Boyd Collins is a senior consultant with the Enterprise Content Management practice for SAIC. He has over 15 years of Web development experience for a wide variety of corporations, including super major oil and gas companies, Continental Airlines, and Reliant Energy, and many others. Currently, he is implementing a company-wide content management system for a major pipeline company. His current area of practice is content management systems using a variety of platforms, Web site usability and information architecture. He obtained a master's degree in library and information science from the University of Texas at Austin.
Believe it our not, I had two submissions with this same title! For those that missed the first, Greg Clark's excellent submission is located HERE.
[Editors note: I'll soon be publishing an e-book compiling all of the SharePoint blog submissions. I have enough content now on all of the aspects of SharePoint 2010 that make it different from MOSS. If there are any END USERS who would like to share their implementation experiences and lessons learned and "things that I know now that I wish I knew then" I'd love to hear from you and include in the e-book. Keep in mind that if you can't comment publicly, I can publish you anonymously. See the very creative 8 Ways to Kill Your ECM Project for an idea of how to go about it. And I'll never tell. Promise.]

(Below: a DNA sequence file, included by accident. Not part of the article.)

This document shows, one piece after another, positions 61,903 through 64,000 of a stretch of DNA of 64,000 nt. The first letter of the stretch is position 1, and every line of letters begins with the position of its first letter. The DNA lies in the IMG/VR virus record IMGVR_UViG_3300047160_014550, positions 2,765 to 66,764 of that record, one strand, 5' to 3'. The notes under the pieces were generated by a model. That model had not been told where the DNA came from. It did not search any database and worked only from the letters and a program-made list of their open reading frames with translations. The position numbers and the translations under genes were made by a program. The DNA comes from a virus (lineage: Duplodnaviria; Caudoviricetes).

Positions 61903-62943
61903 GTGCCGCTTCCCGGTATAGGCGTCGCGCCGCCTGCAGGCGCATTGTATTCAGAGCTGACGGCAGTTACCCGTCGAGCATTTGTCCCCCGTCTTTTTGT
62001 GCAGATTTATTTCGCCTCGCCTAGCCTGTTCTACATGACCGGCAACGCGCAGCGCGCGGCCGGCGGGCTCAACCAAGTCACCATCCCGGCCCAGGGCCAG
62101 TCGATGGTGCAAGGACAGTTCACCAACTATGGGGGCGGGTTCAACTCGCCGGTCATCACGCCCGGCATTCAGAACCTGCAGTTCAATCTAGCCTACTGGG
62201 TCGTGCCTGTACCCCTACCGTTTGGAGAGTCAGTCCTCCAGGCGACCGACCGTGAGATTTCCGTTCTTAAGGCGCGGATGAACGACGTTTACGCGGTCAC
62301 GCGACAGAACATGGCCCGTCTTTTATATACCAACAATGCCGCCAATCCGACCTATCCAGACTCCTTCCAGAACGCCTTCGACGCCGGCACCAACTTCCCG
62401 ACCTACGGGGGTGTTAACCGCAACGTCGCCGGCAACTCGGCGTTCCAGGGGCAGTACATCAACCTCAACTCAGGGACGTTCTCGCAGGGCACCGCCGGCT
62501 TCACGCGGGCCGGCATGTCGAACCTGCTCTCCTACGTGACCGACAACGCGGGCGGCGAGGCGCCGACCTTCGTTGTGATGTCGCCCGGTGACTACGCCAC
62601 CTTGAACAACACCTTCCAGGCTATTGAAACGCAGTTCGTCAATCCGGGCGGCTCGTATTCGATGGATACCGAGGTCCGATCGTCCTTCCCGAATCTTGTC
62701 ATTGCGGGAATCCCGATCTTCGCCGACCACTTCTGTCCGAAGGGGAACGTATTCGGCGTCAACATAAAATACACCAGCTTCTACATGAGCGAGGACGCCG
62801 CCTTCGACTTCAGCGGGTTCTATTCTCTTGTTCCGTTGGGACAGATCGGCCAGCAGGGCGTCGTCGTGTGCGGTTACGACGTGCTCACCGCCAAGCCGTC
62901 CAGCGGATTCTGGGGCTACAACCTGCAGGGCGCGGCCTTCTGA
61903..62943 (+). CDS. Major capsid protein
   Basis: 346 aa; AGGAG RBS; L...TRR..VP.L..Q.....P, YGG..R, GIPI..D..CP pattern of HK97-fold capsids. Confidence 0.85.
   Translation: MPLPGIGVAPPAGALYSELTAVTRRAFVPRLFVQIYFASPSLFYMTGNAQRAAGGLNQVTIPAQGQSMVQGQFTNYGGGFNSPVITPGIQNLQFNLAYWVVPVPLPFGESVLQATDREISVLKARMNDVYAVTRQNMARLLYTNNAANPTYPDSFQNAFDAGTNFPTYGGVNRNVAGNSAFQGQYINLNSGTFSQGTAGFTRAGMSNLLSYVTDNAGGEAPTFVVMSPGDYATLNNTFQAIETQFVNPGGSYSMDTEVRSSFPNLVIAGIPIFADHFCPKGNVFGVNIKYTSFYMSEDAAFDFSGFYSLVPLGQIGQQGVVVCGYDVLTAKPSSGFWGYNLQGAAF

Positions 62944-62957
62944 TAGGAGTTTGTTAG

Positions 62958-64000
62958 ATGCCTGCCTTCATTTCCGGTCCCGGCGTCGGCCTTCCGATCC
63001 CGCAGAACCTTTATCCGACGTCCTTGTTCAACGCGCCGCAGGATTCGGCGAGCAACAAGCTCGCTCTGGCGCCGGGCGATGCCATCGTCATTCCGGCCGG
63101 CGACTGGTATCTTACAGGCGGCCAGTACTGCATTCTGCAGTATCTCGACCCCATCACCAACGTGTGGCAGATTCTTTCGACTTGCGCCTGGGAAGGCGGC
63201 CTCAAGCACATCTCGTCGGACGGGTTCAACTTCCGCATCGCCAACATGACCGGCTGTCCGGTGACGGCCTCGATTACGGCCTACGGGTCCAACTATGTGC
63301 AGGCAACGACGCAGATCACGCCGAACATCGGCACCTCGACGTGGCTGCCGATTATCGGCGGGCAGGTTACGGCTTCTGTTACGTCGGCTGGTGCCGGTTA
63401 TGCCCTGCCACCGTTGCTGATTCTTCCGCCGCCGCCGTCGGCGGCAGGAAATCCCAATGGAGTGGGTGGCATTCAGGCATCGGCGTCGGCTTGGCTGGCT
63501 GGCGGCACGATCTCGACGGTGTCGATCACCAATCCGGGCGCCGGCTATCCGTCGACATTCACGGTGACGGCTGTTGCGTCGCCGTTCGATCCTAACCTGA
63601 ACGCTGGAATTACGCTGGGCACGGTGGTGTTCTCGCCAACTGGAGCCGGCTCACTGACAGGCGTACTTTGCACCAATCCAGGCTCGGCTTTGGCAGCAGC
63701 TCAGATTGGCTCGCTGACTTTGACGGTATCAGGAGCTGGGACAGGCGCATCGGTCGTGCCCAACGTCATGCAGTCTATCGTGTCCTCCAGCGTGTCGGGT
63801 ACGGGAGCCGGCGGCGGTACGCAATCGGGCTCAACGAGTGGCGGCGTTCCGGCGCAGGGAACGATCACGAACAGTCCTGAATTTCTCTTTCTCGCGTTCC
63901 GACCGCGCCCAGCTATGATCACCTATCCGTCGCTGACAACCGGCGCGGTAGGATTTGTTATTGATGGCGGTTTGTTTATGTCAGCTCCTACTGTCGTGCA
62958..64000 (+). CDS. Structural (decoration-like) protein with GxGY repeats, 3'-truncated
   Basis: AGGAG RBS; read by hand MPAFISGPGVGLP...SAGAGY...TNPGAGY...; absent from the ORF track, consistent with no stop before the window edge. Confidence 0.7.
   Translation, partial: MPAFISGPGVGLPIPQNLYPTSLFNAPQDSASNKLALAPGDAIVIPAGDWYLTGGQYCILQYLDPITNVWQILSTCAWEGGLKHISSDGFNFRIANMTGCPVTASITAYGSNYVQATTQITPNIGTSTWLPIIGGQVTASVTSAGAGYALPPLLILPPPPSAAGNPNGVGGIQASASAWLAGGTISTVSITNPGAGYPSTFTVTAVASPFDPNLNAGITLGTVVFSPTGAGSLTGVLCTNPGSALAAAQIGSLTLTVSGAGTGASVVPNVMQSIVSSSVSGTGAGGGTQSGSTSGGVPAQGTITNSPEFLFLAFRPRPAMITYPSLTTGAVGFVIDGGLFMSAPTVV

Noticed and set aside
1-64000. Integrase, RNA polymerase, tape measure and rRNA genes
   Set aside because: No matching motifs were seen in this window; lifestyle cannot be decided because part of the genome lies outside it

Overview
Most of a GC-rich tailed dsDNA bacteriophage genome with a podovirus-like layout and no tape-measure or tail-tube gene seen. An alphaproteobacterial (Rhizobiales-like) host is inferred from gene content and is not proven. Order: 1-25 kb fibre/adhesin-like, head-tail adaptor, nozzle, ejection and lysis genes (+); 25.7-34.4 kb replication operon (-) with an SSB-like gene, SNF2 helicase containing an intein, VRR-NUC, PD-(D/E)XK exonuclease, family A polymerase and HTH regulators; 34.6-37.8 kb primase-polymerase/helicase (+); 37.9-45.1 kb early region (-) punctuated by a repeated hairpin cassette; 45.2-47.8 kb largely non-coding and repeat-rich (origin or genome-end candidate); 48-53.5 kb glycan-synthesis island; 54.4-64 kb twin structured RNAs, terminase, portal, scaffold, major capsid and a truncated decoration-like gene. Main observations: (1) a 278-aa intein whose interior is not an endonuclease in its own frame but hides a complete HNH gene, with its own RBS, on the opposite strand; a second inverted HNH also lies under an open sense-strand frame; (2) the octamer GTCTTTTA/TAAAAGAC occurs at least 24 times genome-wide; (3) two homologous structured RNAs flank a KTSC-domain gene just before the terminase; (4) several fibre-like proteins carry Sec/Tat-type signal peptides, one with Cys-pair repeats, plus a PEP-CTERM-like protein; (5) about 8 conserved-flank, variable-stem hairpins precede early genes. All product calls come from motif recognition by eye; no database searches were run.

Before SharePoint 2010, Microsoft provided an attractive entrance to its Enterprise Content Management (ECM) edifice, but much of the foundation was missing. During its organic growth over the past eight years, it remained unclear if the SharePoint product architects had really thought through the underpinnings necessary to support a true ECM platform. To many SharePoint pros, it appeared that Microsoft was simply adding new features to the product without tying them together into a unified ECM infrastructure.
With SharePoint 2010, that infrastructure has risen to the surface. In Microsoft Office SharePoint Server (MOSS) 2007, the fundamental unit of content management was the site collection. But even average implementations could have hundreds of site collections. Content types offered an apparatus that might lead to effective metadata management, but the inability to cross site collection boundaries meant that we were still stuck on islands of metadata lost in the oceans of content. Fundamental questions concerning metadata consistency seemed not merely unanswered, but unasked.
With SharePoint 2010, Microsoft appears to be asking the right questions and providing answers that often exceed expectations.
Another 8 Things That Make SharePoint 2010 a True ECM System
1 -- Managed Metadata